Throughout the year, the carrier’s growth continued, with Delta oftentimes entering other important routes from Seattle for Alaska Airlines (like Portland and San Francisco) while offering special incentives for passengers flying this route, such as earning double SkyMiles. After adding more long-haul routes from Seattle, such as London-Heathrow, Seoul and Hong Kong, the carrier then continued to build its portfolio of domestic flights by adding service from the Emerald City to San Diego, Anchorage, Phoenix, Spokane, Boise and even some Hawaiian destinations.
Alaska Airlines reacted to its rival’s encroachment of its home turf with aggressive competitive decisions of its own. In the spring of 2013, it began direct flights between Seattle and Salt Lake City, the latter being a highly profitable Delta stronghold. To bolster its presence within its hometown’s community, Alaska partnered with the Seattle Seahawks, a venture that paid off greatly after the Seahawks won the 2014 Super Bowl. For eight years, the two carriers focused on appealing to leisure and business travelers looking to visit Seattle and the Pacific Northwest.
However, another massive competitive shift occurred in Seattle in March 2021, when Alaska Airlines, which for years enjoyed the neutrality of partnering with various, diverse airlines, officially became a member of OneWorld, an alliance led by Delta’s rival American Airlines. Now a OneWorld member, Alaska can offer a network of almost 1,000 destinations across 170 countries while allowing passengers on other global airlines to earn Alaska Airlines miles. Making matters worse for Delta, American Airlines wasted no time in utilizing Seattle as an international gateway after announcing its plans to launch flights to London, Shanghai and Bangalore.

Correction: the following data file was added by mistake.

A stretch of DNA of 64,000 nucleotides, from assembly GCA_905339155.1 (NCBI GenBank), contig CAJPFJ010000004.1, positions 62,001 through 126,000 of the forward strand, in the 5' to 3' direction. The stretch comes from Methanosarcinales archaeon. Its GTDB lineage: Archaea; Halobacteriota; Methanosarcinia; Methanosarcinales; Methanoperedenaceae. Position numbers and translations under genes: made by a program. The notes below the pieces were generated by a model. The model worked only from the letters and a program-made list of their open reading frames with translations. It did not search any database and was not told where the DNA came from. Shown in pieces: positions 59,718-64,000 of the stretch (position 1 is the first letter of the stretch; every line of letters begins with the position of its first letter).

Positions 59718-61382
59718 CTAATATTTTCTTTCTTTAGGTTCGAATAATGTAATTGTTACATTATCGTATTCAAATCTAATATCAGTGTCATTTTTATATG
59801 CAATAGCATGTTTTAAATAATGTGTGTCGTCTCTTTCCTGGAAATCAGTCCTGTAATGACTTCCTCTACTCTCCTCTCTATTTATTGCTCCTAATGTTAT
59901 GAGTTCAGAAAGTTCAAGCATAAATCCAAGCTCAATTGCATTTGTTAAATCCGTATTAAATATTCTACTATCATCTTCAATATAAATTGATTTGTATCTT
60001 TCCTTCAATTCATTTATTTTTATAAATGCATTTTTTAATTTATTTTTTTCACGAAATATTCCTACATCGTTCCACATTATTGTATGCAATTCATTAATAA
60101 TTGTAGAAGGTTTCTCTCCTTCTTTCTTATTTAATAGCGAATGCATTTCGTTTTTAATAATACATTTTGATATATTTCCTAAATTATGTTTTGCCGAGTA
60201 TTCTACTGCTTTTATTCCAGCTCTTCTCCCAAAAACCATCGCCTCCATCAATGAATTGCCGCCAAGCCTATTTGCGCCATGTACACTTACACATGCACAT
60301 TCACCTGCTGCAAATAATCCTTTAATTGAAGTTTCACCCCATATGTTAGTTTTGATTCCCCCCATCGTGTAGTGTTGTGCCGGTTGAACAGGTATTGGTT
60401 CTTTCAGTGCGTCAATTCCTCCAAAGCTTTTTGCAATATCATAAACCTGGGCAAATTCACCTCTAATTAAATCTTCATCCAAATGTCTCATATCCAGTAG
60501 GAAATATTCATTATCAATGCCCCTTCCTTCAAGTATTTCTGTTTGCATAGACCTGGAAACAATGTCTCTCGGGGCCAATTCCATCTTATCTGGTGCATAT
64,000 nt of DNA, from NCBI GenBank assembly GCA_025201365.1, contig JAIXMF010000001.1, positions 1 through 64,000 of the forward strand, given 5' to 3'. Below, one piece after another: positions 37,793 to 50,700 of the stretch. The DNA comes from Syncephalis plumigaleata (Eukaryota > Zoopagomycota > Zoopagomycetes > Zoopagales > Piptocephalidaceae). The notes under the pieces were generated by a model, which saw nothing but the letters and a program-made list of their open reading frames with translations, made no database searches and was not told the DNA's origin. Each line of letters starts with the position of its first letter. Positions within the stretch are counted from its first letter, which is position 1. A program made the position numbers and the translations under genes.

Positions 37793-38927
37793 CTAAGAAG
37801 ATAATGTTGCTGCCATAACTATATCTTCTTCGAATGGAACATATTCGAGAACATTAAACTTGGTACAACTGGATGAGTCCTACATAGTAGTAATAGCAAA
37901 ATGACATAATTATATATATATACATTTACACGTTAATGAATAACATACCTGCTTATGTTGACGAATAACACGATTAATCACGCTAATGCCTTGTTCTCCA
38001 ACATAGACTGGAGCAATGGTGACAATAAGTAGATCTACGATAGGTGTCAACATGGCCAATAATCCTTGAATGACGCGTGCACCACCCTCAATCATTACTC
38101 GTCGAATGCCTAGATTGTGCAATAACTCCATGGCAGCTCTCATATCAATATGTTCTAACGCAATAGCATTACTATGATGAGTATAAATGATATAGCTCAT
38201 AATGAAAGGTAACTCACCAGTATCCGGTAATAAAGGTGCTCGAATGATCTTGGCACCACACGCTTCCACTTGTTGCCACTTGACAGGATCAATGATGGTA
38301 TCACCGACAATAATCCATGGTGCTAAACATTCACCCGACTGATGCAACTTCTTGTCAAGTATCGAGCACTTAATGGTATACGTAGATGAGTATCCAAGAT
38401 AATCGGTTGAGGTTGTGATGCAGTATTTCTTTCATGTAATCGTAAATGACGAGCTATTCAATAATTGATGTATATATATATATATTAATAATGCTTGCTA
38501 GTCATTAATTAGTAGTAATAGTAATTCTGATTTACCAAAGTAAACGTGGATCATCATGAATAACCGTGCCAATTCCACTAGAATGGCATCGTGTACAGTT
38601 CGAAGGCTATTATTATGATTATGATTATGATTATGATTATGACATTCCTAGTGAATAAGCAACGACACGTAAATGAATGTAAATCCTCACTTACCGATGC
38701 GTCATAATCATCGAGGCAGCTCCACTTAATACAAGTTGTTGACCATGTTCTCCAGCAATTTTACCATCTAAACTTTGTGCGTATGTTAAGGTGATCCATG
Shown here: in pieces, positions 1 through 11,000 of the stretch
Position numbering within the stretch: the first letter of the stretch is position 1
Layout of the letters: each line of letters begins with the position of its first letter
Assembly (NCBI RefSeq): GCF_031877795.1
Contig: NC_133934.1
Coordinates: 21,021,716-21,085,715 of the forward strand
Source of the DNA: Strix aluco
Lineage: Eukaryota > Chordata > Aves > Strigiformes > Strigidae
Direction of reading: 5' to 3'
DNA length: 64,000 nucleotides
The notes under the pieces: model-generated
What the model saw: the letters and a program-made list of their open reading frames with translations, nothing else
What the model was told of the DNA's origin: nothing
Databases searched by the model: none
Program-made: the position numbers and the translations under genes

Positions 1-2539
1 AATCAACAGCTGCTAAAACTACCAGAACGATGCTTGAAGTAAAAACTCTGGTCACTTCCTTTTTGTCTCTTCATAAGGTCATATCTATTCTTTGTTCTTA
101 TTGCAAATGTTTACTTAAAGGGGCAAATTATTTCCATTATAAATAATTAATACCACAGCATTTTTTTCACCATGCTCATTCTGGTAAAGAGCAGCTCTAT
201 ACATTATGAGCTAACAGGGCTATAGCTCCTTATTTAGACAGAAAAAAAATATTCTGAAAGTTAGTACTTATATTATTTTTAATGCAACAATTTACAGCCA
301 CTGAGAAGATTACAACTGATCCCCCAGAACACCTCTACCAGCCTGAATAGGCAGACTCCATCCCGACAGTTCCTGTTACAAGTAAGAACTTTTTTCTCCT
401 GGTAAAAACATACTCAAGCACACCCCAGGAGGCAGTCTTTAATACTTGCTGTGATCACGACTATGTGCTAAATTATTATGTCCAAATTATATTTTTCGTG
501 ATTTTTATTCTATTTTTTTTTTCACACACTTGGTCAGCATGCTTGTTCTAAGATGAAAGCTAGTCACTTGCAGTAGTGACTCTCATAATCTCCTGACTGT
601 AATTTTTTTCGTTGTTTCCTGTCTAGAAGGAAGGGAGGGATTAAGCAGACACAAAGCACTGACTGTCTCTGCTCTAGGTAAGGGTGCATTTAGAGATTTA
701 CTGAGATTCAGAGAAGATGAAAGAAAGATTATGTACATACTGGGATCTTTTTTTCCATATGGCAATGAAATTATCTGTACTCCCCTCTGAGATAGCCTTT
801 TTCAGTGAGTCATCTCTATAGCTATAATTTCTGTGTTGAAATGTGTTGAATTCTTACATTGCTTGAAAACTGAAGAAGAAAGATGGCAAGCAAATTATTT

Delta is now faced with an arguably more daunting challenge than the problem that originally brought it to Seattle. With Alaska Airlines, American Airlines and their OneWorld partners offering a large variety of domestic and international flights from Seattle/Tacoma, Delta is now pitting itself against a beloved Seattle institution and one of the world’s largest airlines. With international travel returning, it’s hard to say exactly how Delta will challenge its rivals in response to their strategic partnership. However, one thing is certain: The battle for Seattle is far from over.